While optional, the (C) SIDEBAR of a newsletter can be most helpful during development and production stages of a project.   Once a film is completed, sidebars can be utilized to list screening and release dates.

Crowdfund. If you are asking for donations, (3) make the link large and feature a logo if you have a fiscal sponsor or crowdfunding platform.

Get help!  (4) Our “Join” button allows people to sign up for a separate segmented list letting us know they are willing to go the extra mile for Unicorns.  Subscribers have donated their time, equipment and lent other items for our production. This is our go-to list for last minute needs.

Hire people!  (6) You can use your newsletter to find cast and crew. Add a job notice for positions available on your project. We found many of our team this way and saved lots of resumes for future reference.

Change the world. (7) Our project has a social justice issue, so we use a “Stop Domestic Violence” purple ribbon logo to link back to our advocacy blog on Tumblr.

Your (D) FOOTER must include (8) a closing, (10) your company contact information, a (11) “You are receiving this message because…” one line explanation, and an (12)  “Unsubscribe” opt-out.

“Let my people go!” There should be a link for subscribers to update their preferences – in addition to “Unsubscribe” – as subscribers may change their email address but still want to receive your updates.

Codecheck Repeated edits and saves can cause the code behind your newsletter to become broken.  If you don’t know HTML and CSS, find someone who does to double check your code before sending.  Otherwise it may not arrive in recipients mailboxes looking like it did in preview mode.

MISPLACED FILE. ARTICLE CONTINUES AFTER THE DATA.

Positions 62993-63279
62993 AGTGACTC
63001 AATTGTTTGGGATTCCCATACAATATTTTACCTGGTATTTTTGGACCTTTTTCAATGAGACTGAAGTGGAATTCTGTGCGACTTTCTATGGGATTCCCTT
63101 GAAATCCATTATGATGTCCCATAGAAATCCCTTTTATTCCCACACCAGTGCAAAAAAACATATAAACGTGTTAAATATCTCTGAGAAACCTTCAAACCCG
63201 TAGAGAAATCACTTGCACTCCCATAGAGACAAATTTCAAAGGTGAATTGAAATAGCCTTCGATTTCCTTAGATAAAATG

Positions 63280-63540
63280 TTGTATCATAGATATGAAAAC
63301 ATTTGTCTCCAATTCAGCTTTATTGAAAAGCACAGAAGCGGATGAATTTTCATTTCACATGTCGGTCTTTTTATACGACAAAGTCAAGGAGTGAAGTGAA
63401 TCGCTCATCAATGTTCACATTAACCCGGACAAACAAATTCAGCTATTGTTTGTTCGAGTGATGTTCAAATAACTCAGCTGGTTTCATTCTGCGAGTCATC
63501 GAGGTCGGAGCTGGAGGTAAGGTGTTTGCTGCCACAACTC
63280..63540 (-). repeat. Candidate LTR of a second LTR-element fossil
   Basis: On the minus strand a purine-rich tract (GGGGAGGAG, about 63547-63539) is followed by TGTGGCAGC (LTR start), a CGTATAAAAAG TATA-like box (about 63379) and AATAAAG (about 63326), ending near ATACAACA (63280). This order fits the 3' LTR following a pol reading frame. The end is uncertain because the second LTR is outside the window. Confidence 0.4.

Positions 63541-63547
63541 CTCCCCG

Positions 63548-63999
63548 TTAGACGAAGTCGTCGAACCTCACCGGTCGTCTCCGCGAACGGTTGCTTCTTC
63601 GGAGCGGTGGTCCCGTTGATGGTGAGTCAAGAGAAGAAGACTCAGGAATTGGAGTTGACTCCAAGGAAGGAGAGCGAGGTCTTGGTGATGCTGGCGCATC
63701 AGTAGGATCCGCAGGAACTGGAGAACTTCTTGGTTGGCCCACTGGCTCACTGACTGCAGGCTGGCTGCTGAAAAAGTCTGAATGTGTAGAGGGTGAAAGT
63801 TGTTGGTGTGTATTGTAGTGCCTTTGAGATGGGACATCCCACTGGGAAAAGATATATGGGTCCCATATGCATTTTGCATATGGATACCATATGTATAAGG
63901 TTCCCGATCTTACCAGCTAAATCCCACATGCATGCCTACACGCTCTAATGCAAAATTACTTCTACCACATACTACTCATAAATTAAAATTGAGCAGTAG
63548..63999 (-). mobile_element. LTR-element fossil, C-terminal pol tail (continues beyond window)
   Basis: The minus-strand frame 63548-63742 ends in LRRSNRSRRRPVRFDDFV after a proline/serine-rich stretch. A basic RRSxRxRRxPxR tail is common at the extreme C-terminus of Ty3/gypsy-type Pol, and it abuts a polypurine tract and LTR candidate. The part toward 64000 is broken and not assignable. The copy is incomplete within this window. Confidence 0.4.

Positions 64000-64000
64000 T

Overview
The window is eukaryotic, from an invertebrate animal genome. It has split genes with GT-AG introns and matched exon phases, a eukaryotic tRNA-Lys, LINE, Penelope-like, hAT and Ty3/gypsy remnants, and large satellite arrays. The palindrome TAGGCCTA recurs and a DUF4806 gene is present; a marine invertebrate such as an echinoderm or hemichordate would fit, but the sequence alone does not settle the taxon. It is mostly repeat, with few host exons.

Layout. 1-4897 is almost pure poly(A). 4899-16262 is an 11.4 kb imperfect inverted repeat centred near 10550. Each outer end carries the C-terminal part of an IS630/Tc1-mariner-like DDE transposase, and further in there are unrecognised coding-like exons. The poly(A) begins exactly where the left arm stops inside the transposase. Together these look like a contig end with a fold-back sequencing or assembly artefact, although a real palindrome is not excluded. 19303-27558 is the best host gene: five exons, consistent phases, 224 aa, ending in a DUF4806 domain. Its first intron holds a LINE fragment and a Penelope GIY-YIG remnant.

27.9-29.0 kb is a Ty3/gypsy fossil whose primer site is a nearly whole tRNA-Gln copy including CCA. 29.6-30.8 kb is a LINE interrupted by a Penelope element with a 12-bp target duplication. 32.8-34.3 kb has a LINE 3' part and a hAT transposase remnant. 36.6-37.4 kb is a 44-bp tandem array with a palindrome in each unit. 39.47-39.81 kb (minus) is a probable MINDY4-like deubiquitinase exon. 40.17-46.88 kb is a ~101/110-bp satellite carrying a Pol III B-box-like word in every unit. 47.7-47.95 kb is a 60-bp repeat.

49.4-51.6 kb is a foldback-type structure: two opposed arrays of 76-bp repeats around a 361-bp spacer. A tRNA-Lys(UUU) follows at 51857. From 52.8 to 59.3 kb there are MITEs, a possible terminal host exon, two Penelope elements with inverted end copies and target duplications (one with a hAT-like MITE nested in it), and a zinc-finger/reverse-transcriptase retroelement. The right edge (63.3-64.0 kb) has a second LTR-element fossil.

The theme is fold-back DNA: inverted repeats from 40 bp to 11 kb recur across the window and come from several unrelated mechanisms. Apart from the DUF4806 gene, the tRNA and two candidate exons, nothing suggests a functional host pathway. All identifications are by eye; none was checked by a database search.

Spellcheck Proper spelling is fundamental. Cross-reference IMDB for names.   Always check with partners, sponsors, publications and institutions as to how they would like to be credited.

Create a schedule for blasts and set goals.  Once a film is complete, your focus should move from growing support to get the film made to motivating that cultivated audience into the seats at the theater, renting, and/or purchasing your film as it becomes available.

Grow your Subscriber Lists.  You should be always cultivating your contacts and growing subscriber lists. Add a signup form to your website and your Facebook page.  Organize and segment these lists for easy reference.  Make sure you have the individuals’ permission to email them – its the law!

There are many services available for sending newsletters and you should comparison shop for one that best suits your needs. We chose Mail Chimp because it has a great analytics feature, social sharing, and a free plan!  You can view our newsletter in your browser.  Please share our campaign with your friends – http://eepurl.com/ojPc5 – and sign up to join the magic of I Believe In Unicorns.

UnicornsNewsletterBreakdown 529x1024  Creating Newsletters For Your Film Project

Laura is a Producer and SAG-AFTRA Actor with a BFA from NYU Tisch School of the Arts. Enamored with the art and business of 21st Century storytelling, Laura is taking on a new role in independent film as a Producer of Marketing and Distribution. http://laurahammer.com/


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One Comment

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  1. Laura Hammer / Oct 31 at 8:30am

    Thanks Ted! LARGE photo breakdown here: http://ow.ly/i/15CkM/original